|James Romm's The Sacred Band: Three Hundred Theban Lovers Fighting to Save Greek Freedom is a well written history of an important period of Greek and political history, roughly 382-335 BC. Readers looking for an emphasis on the Sacred Band of Thebes, however, will be disappointed. Romm tells us what is known about the fighting unit composed of what today would be termed gay lovers. But not much is known. If you expect this history to center on the elite force, you will be disappointed. It really doesn't, although it is centered on Thebes the city, and its fragile democracy.|
The greatest lesson here is not the undoubted heroism of The Sacred Band, but the seemingly eternal struggle between freedom and autocracy. Thebes, like many Greek cites of the time, flipped back and forth several times in the 47 years covered here. This history shows how little the mass of the people had to do with these somersaults between democracy and dictatorship. It had to do with the wealth of the upper class who wanted oligarchical rule and the military strength of opposing cities who looked for Thebes' downfall. Sadly, both Thebes and its Sacred Band ended by annihilation. Literally although at different times.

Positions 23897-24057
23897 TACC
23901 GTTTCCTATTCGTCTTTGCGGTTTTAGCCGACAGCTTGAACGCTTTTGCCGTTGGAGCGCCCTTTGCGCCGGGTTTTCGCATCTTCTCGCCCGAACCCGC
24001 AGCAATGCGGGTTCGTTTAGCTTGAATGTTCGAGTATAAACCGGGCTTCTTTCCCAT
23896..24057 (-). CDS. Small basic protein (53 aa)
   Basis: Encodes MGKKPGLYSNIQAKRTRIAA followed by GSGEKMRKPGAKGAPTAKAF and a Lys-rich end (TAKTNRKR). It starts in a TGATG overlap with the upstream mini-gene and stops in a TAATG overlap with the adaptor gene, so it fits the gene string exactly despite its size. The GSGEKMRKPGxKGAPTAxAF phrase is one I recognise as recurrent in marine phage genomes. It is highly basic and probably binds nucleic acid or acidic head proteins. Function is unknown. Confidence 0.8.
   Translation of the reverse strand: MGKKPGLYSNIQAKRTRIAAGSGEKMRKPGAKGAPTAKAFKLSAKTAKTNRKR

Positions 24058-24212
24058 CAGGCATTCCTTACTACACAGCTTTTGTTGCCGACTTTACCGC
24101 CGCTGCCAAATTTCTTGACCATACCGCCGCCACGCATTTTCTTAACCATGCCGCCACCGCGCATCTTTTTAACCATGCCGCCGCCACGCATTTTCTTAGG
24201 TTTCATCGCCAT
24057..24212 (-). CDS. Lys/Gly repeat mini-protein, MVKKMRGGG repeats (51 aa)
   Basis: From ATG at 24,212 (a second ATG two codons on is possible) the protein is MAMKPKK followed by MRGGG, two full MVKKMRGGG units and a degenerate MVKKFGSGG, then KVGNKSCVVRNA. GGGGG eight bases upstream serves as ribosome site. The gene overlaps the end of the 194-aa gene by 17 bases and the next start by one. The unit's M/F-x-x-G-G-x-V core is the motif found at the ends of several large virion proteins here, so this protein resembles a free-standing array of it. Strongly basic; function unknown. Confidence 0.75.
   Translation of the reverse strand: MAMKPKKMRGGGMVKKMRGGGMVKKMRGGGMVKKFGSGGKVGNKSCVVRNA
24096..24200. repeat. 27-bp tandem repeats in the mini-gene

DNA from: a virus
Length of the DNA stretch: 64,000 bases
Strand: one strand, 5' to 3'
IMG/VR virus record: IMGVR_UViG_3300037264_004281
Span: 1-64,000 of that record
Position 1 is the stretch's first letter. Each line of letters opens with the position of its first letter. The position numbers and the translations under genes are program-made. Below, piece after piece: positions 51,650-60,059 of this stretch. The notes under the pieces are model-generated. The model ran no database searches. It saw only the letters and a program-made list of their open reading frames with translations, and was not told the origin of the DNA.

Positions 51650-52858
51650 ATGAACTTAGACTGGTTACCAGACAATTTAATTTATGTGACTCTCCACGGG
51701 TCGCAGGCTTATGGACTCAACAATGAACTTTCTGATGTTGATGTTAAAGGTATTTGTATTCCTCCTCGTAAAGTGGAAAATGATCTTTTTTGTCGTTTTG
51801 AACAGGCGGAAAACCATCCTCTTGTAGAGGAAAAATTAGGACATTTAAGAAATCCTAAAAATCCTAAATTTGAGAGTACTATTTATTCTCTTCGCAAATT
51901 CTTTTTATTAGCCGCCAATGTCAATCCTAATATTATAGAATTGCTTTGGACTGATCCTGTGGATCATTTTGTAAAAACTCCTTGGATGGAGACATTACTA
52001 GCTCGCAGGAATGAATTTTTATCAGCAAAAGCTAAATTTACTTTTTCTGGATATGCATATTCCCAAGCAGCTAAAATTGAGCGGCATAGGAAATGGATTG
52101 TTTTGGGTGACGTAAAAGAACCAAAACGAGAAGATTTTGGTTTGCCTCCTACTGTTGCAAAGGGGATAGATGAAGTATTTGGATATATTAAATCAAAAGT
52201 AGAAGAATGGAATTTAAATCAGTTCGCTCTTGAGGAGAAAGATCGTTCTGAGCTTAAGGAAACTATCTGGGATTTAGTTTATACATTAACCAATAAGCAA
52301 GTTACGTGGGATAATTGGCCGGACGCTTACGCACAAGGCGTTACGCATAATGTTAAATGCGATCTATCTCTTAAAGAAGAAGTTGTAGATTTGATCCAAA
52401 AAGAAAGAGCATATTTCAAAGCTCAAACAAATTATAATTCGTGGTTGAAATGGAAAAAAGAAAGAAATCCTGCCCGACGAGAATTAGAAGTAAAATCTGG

The Book is worth reading, but ignore the title, it is just bait. I fell for it, and I'm still glad I read the book, although I might have felt better about it had the title been an honest portrayal of the contents instead of an attractive lure.